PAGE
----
Several blogs have posted about Web 3.0 recently, most trying to come up with a central set of ideas about what it might be. For some, Web 3.0 = Semantic Web, for others, Semantic Web is just a part of it. My take on it that I wrote in October last year, if there is such a thing as Web 3.0, can be found on the About page of this blog:
- Semantic web: True write once, publish many: hamstrung until now by proprietary software, proliferation of XML schemas, and a lack of end-user tools.
- Metadata: Meaning and context within and between objects, new languages.
- Rich open data: Geotagging, eScience data for everyone
- Content anywhere, especially mobile
- Make your own software: bringing software and tool creation to the masses
- Two opposing ends: on demand anywhere (video, TV, radio, text), lightweight flexible architecture
Politics and governance issues will continue to evolve to bring;
- Ubiquitous Open Access
- Access to Knowledge (A2K) in the developing world
I think it is important to keep in mind the political and governance issues surrounding the web. The technical part of Web 3.0 is not possible without supportive research, funding, and policies. Additionally, if Web 3.0 impacts people’s lives by making communication and managing information easier, it has to include all kinds of knowledge (social, government, entertainment, scholarly) and be accessible by people all over the world regardless of language, socioeconomic and geographical barriers.
While I enjoyed all the good things the supposed Web 2.0 movement offered - community, interaction, etc - I am hoping that Web 3.0 will pay attention to the difficult issues around data, scholarly communication, and dissemination of research. Linked data is an area of research on this topic, but I hope to see more standards, policies and funding in this area.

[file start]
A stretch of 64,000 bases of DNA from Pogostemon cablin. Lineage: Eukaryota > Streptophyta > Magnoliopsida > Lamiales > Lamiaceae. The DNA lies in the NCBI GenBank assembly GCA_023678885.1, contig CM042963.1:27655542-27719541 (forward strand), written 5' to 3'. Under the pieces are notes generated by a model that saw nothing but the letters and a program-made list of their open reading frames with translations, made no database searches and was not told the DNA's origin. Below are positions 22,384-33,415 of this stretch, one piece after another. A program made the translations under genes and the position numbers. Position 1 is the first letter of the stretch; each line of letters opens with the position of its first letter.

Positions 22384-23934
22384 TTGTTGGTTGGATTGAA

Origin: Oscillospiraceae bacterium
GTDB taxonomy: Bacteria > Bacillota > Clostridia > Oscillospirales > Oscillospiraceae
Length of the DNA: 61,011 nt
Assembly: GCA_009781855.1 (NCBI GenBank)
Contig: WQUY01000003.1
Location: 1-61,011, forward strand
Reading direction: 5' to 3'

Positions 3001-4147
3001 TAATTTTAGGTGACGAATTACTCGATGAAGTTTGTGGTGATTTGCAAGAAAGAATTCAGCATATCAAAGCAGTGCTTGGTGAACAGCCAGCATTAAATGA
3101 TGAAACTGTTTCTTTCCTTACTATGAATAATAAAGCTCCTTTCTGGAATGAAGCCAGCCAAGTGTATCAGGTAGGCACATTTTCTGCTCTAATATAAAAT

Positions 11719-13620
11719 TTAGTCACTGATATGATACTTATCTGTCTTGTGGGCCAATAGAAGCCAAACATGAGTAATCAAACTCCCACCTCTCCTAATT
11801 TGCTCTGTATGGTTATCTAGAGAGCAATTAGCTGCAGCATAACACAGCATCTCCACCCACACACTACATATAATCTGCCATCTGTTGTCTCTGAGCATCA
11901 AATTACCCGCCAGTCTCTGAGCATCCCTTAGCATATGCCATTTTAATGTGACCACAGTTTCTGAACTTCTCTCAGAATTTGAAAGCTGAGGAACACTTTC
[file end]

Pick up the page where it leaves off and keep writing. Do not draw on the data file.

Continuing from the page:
A study of all the different ideas people have about Web 3.0 was posted by Jonas Bolinder, and fell into four categories -
- Semantic Web
- APIs and Web Services
- Mobile Web and other devices
- Implicit Web (personalisation and recommendation)
There’s a little bit of each of these in my view of Web 3.0
A post on Read/Write Web, Web 3.0 Through the Ages, sums up some of the current thinking around the term, valid or not and concludes -
“…the discussions we have about defining the next web help to solidify our vision of where we’re going — and you can’t get there until you decide where you want to go. “
I agree, and I’m interested to see where the discussions lead next.
Other recent posts on Web 3.0:
- It’s all still alpha in my eyes, Liako.biz
- After Web 2.0: WOW (Wide Open Web) - enough of version numbers for the web!!, Trends in the Living Networks
Originally published on the semanticlibrary.net blog